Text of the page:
NCAA

NCAA Tournament 2017: Six teams you may want to re-think sending far in your bracket

NCAA Tournament 2017: Six teams you may want to re-think sending far in your bracket

BY TYLER BYRUM, @theTylerByrum

Opening night of the NCAA Tournament could have been a wake-up call for many.

And while there is still time, one should really reconsider looking at how far they have certain teams advancing in the big dance. 

For some, Wake Forest losing in the First Four to Kansas State came across as a shock.

As early returns on brackets are coming in, surprisingly No. 11 Wake Forest were many people's favorite not only to win their First Four matchup, but jump into the Round of 32 by beating No. 6 Cincinnati. 

Now whether that was mere hope of Demon Deacon fans, the allure of the ACC's strength this year, or simply that Wake Forest is a 'bigger' college basketball name than Kansas State or Cincinnati, Wake Forest was not going to make that run. 

There are other teams that fall into this situation as well, that are big names, or have injuries, that one should look at before brackets become final. Not insinuating that these teams will lose in the opening rounds, but simply that do not expect them to go far past round of 32.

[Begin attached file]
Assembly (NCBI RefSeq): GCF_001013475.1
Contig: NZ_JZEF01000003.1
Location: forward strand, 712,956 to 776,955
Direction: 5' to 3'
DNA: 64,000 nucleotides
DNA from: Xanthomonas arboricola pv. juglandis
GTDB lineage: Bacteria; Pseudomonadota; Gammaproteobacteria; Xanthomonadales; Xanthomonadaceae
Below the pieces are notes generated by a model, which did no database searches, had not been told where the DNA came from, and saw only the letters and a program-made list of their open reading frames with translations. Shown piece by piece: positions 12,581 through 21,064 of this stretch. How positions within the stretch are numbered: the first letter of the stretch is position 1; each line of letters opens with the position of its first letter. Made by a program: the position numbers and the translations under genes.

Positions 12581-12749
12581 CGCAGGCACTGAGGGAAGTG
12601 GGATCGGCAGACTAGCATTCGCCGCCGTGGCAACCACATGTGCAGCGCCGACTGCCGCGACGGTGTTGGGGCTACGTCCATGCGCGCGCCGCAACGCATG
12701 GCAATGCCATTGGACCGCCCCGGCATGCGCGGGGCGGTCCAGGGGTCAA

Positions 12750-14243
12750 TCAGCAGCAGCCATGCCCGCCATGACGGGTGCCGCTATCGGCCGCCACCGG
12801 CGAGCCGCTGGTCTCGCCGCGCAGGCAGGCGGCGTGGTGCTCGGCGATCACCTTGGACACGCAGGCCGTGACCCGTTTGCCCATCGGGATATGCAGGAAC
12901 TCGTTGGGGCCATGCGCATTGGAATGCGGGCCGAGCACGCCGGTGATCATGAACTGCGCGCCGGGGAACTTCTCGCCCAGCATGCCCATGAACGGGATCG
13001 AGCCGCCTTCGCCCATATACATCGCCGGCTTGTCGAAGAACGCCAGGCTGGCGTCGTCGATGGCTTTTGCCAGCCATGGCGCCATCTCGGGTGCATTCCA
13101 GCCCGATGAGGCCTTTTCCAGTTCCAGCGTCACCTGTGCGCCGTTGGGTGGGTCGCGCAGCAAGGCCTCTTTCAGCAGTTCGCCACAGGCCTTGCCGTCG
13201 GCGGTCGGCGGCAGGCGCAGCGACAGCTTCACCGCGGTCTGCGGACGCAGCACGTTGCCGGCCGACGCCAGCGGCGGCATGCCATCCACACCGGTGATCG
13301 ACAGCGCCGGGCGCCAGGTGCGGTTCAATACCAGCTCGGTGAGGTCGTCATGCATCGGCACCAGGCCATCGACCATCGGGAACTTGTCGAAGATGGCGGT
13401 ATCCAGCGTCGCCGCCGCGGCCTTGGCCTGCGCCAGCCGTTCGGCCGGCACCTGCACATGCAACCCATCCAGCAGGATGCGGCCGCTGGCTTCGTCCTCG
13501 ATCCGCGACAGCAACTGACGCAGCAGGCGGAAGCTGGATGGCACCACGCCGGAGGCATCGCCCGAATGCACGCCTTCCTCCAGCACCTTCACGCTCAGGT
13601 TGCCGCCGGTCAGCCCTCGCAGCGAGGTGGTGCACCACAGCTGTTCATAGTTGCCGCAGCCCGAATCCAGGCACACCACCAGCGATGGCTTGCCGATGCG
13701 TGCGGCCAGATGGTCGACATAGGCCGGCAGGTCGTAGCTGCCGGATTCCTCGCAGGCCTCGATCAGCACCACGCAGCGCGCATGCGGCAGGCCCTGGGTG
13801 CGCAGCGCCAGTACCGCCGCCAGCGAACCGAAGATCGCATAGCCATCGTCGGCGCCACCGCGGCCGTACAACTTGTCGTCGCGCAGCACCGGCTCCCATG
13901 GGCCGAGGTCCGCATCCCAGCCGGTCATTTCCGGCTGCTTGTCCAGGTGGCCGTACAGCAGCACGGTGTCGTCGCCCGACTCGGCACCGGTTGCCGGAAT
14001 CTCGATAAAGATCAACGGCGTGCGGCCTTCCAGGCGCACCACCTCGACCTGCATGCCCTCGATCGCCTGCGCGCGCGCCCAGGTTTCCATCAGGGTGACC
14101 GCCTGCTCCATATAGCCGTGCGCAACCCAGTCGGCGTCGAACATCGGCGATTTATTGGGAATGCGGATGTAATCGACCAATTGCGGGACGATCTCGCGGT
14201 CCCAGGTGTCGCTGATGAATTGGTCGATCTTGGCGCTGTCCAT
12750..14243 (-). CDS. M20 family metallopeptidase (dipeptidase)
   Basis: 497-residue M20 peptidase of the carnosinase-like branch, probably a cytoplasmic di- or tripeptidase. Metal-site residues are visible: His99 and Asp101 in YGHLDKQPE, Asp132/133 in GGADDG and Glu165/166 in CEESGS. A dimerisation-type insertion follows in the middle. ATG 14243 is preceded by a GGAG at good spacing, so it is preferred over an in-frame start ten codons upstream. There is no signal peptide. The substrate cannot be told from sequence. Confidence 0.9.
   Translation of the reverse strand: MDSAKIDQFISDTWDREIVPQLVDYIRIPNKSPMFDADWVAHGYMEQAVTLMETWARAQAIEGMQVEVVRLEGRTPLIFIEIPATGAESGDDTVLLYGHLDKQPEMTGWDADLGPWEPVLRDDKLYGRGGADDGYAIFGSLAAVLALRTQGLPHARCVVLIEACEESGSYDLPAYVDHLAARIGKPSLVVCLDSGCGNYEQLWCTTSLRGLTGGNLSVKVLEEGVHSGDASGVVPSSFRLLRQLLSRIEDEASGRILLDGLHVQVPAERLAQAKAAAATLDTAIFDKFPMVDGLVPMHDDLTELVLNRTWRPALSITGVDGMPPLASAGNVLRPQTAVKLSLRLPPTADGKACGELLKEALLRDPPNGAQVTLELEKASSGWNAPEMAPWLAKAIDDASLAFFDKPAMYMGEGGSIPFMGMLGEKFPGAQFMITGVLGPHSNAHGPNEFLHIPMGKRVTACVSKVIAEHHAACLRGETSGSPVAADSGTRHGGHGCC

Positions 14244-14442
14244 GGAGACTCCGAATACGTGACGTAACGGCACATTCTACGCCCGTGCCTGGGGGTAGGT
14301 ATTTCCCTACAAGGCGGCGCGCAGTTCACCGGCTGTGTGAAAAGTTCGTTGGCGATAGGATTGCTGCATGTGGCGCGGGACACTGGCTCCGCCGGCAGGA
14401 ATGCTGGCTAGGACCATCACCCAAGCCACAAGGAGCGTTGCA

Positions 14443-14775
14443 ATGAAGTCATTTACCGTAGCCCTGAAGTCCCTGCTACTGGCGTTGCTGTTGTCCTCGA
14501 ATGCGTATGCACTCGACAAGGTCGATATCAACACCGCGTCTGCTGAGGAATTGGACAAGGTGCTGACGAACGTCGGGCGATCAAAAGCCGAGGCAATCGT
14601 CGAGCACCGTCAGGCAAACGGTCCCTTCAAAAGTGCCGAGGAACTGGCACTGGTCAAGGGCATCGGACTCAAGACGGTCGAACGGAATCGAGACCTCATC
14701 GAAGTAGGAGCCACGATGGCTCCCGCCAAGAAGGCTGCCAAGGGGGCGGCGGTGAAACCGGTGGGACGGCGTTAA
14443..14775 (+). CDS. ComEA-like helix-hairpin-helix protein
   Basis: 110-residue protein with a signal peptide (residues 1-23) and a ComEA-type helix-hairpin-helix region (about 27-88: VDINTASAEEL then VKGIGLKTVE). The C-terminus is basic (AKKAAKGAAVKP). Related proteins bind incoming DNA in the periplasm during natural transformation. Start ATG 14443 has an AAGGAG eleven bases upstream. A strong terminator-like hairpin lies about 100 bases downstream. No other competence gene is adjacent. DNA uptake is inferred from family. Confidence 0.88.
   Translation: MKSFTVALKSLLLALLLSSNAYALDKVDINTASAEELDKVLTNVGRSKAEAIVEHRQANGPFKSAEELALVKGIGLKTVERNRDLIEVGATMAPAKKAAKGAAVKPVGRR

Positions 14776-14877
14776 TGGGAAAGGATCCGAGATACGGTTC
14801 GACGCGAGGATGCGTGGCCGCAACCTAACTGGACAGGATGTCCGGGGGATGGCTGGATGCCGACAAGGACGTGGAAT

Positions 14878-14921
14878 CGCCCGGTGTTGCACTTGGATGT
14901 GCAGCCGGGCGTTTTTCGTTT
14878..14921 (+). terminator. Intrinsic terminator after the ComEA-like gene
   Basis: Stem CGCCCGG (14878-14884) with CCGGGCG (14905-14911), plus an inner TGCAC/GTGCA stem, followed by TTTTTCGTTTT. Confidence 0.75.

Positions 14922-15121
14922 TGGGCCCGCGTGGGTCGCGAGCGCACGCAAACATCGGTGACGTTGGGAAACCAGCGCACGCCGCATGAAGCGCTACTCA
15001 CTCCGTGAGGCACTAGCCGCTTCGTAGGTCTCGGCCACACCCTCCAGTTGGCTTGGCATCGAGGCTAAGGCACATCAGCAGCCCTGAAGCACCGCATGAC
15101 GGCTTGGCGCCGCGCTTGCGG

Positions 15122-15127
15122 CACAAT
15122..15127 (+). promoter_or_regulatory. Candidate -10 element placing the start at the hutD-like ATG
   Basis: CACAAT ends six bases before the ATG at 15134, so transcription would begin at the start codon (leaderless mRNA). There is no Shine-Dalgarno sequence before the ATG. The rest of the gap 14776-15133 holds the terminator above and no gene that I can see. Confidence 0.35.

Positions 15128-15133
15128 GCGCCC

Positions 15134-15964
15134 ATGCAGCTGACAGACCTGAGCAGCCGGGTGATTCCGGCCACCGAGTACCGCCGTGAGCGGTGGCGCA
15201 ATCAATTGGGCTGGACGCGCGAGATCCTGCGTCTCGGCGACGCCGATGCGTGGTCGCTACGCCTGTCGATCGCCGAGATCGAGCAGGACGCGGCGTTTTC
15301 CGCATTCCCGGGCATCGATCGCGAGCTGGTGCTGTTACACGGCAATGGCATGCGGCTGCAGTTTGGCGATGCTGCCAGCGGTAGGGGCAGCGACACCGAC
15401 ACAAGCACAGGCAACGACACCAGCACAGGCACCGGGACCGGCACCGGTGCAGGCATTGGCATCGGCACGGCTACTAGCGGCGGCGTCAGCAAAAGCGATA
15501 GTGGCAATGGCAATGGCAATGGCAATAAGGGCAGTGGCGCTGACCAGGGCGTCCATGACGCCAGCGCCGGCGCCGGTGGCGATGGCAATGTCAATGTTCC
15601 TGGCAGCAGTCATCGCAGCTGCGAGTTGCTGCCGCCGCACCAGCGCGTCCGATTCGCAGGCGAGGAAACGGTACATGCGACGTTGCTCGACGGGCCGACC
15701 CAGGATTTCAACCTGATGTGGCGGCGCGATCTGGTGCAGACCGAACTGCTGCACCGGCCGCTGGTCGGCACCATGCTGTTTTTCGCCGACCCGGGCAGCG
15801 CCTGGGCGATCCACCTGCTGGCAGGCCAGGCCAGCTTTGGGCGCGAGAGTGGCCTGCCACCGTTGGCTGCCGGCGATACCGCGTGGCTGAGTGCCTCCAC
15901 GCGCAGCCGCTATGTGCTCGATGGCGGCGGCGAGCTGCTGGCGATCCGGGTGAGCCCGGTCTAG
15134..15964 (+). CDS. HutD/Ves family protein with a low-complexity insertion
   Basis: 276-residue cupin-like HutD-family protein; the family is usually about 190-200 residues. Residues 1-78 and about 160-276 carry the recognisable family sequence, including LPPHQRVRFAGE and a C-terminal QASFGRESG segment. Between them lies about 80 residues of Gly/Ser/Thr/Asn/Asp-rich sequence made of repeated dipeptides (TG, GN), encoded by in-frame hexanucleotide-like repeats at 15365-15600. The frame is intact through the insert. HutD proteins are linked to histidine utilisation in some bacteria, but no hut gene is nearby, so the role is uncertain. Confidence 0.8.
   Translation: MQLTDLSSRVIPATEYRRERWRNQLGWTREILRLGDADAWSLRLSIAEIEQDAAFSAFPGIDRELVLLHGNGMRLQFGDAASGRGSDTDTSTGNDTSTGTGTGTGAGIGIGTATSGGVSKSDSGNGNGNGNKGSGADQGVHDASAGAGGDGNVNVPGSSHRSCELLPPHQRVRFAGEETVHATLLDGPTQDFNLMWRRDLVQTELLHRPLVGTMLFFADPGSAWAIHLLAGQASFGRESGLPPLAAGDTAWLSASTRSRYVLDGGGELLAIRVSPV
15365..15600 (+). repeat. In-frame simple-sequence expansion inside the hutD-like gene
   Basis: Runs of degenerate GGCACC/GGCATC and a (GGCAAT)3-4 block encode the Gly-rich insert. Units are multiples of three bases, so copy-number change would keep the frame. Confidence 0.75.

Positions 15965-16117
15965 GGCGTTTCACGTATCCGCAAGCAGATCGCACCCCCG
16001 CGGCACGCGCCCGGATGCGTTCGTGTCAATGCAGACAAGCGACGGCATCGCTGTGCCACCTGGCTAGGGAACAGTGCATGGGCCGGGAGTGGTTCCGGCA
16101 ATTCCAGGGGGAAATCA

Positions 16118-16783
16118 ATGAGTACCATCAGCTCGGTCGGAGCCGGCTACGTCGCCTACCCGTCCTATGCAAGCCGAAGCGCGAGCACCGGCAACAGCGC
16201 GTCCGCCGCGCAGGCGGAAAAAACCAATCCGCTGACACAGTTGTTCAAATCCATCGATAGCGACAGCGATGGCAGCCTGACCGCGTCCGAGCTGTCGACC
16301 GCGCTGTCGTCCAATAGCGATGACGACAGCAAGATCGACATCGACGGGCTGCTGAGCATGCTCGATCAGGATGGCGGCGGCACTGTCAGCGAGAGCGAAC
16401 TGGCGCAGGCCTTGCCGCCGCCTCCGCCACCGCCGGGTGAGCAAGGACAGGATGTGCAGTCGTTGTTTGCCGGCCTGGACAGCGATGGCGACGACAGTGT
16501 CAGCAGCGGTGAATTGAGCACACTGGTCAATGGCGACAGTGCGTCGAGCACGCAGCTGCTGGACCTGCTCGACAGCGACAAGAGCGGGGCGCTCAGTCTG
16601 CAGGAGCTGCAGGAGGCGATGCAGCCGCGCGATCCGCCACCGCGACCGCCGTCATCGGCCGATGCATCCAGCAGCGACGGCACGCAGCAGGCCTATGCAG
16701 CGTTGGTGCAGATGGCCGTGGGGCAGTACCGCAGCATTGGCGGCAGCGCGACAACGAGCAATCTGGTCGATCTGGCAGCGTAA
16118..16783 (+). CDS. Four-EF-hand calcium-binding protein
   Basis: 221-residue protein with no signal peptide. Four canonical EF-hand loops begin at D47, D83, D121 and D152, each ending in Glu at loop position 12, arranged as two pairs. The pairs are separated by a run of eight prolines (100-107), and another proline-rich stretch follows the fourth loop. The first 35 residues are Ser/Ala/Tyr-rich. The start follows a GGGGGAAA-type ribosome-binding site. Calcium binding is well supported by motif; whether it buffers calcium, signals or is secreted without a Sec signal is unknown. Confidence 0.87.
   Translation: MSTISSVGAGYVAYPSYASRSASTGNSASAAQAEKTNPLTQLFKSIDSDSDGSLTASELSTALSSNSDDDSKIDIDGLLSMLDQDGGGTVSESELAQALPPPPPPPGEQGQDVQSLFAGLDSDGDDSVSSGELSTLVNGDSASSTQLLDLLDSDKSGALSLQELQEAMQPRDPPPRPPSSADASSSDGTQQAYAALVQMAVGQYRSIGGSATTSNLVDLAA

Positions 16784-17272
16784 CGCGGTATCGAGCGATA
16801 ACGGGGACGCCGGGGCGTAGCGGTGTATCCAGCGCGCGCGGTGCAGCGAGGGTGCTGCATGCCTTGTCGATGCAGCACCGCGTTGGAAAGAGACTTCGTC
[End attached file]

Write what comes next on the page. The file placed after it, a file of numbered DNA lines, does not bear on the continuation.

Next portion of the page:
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— No. 3 Oregon (Midwest, vs. No. 14 Iona)

This should come as no surprise to anyone to those that have followed college basketball throughout the conference championships. Losing one of their key starters, Chris Boucher leaves a giant hole in their lineup. The 6'10" forward, was vital at the stretch four position and the Ducks offense, he was third on the team in points (11.8 per game), second in rebounds (6.1 per game), and blocks (2.5 per game).

Although they nearly pulled out a Pac-12 Championship against Arizona in the following game, it is never easy to pull out a run following an injury. Oregon should not be a First Round exit, but with either No. 6 Creighton or No. 11 Rhode Island waiting for them in the Second Round followed by potentially No. 2 Louisville, it would be tough to pull off even at full-strength.

— No. 6 Maryland (West, vs. No. 11 Xavier)

Sorry Terps fans, but losing four out of the last six games heading into the tournament does not bode well. Although height and size is a minor issue, Maryland just simply is not built for a long tournament run. Every year though they seem to be fan favorites to make the Elite Eight or Final Four no matter where they are seeded. 

Face it, the Big Ten had a rough year this season as a conference and was not as strong overall. The Terps might not be prepared for heavyweight teams night after night. It will not stop one of the best backcourts in the NCAA with Melo Trimble and Anthony Cowan Jr.  from trying though.

— No. 3 UCLA (South, vs. No. 14 Kent State)

UCLA is hyped up right now. Returning to the tournament after missing it last season and one of the most eccentric players in college basketball, Lonzo Ball, the Bruins are favorites to make a run. Partly this is because of their high powered offense that scored more than 90 points in 14 contests this year.

As everyone has learned in the past handful of seasons though, you have to have a good defense to win the tournament. Frankly, if the Bruins cannot score, then their defense will be unable to bail them out. Their potential Second Round opponent, No. 6 Cincinnati, does play defense and limits teams to only 60 points a night.